Tuesday, August 21, 2012

Issues with camera system

At work we have a 12 camera Geovision surveillance system that runs a TCP/IP service allowing LAN users to access the system and a Web service allowing authorized WAN users/devices to access the system from outside our network. This has been in place for at least 2 years now. Well, the other day I decided to access the system from home to see if our PTZ camera was working (I had heard a complaint). I couldn't connect. More specifically, using the external IP and the port number only resulted with Google telling me it couldn't find anything related to such madness. Curious, I contacted my boss and asked him the last time he accessed the system from his iPad (geovision app). He told me it had been a long time and to not worry about fixing the problem until the next day at work. Cool.

When I arrived at work I checked the following, but I didn't follow my policy of starting with external then going internal; if I had, then I would have fixed the issue sooner. What I did was start the complete opposite. Doh!

What I did

Began with the camera server. I checked the local firewall settings. Windows Firewall was on and allowing exceptions. I had all of the correct exceptions checked too. I then moved to turning off the local firewall on the camera server and accessing externally, but that didn't work. The Web Cam service was running also on the camera server. So, no problem with that device.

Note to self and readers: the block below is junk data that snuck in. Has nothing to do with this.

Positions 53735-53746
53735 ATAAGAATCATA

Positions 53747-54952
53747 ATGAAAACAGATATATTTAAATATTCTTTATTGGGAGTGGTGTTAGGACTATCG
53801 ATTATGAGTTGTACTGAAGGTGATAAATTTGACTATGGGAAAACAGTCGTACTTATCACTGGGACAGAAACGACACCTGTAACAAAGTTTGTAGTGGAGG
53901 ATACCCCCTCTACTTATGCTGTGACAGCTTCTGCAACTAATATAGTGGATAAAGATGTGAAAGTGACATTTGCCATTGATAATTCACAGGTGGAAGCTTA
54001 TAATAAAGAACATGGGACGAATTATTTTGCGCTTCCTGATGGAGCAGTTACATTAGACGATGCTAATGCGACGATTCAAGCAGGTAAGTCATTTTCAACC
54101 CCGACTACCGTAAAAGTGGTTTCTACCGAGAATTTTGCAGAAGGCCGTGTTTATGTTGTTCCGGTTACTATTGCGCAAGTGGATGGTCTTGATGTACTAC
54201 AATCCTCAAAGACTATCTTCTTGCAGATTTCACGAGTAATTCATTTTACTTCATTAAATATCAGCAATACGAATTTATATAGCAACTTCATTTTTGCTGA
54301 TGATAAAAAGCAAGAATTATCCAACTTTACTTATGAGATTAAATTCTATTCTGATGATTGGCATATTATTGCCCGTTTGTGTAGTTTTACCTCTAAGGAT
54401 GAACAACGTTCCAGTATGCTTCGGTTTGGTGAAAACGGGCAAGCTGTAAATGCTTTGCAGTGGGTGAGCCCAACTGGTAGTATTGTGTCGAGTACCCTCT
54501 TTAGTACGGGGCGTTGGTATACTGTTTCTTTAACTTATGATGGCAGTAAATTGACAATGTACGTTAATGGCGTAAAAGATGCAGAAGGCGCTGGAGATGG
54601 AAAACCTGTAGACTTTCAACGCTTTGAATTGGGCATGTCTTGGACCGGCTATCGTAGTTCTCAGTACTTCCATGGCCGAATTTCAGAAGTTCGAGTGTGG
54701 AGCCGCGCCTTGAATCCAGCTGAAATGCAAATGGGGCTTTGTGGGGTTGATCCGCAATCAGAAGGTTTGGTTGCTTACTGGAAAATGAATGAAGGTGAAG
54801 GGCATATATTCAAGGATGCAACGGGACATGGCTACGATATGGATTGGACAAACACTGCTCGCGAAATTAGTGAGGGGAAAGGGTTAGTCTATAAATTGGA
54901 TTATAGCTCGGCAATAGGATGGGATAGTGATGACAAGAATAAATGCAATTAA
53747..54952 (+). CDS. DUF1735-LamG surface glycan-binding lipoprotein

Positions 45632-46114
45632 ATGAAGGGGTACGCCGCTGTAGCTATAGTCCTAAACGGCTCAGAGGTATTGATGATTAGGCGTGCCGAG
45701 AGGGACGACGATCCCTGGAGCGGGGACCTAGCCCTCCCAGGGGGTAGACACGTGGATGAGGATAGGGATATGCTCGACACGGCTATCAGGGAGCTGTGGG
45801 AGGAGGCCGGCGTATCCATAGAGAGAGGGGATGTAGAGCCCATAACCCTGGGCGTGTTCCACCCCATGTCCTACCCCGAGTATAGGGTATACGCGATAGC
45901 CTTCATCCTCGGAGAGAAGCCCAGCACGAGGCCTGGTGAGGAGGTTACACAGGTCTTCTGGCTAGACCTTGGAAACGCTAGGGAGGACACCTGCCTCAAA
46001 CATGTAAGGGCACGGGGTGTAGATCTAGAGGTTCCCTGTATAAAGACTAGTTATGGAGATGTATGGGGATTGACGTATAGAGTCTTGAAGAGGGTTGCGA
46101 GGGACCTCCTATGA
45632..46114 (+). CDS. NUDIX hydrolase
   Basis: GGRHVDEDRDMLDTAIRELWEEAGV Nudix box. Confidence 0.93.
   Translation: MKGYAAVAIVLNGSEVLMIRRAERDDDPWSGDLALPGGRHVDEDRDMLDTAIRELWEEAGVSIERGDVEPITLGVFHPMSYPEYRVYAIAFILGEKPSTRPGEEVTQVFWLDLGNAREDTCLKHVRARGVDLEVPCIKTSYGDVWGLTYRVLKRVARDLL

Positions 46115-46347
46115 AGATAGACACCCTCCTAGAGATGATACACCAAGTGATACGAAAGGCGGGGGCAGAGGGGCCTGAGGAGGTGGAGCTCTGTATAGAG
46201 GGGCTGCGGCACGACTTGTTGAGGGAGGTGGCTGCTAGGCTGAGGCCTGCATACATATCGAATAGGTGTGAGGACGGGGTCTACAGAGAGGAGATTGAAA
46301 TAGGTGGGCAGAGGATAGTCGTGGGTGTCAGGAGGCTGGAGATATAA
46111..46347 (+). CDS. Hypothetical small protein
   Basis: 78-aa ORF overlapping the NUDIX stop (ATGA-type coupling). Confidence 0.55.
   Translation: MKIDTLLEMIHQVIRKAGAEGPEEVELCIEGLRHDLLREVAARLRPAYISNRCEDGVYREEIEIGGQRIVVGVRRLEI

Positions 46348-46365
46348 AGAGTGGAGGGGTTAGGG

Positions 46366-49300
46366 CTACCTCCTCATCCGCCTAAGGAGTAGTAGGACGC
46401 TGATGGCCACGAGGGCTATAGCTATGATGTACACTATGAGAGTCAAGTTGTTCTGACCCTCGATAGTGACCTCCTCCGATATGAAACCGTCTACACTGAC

I then move to what I should have checked to begin with: Sonicwall. I checked the access rules, but I didn't see anything out of the ordinary. Everything we use was right there in the list. I then go to the NAT policies. Ah-ha! I see an odd NAT service called "our server name"-services with http and https. What? My comment on the NAT rule sucked too: sick/vacation. That didn't make sense to me because I had the correct mail server stuff running and I couldn't imagine why this NAT rule could be used for mail server stuff. My geovision services use http (8080) for the web access and this random NAT service also using 8080 was conflicting with the geovision service, which is why we couldn't access the camera system externally. I turned off the random NAT rule, tried the web cam externally and like a charm I was able to access the camera system. It wasn't cheer time just yet though because I had to make sure our mail service with our employee self-service system was still running with that random NAT service turned off. I tried it out and yes, it still worked.

What did I learn from this experience? I learned a few things (things I already know, but haven't put into habitual practice yet - FAIL).

1. Work from external to internal. Working this way keeps things simple because it's easy to get the external stuff out of the way first since there aren't as many things external as there are internal.

2. Document clearly. Even non-firewall things need to be documented clearly. When you're doing something at your work leave notes on why you're doing this or doing that. I have no idea why I made that NAT rule and the comment didn't help me at all. I was testing something, but failed to turn it back off. If I had documented clearly then I would have known the purpose of that NAT rule.

3. When you turn a service off or on or replace/whatever make sure your production services are running just as they should be. You know you've done something right when the only thing the employees notice is the new thing they were expecting or nothing at all after your network project.

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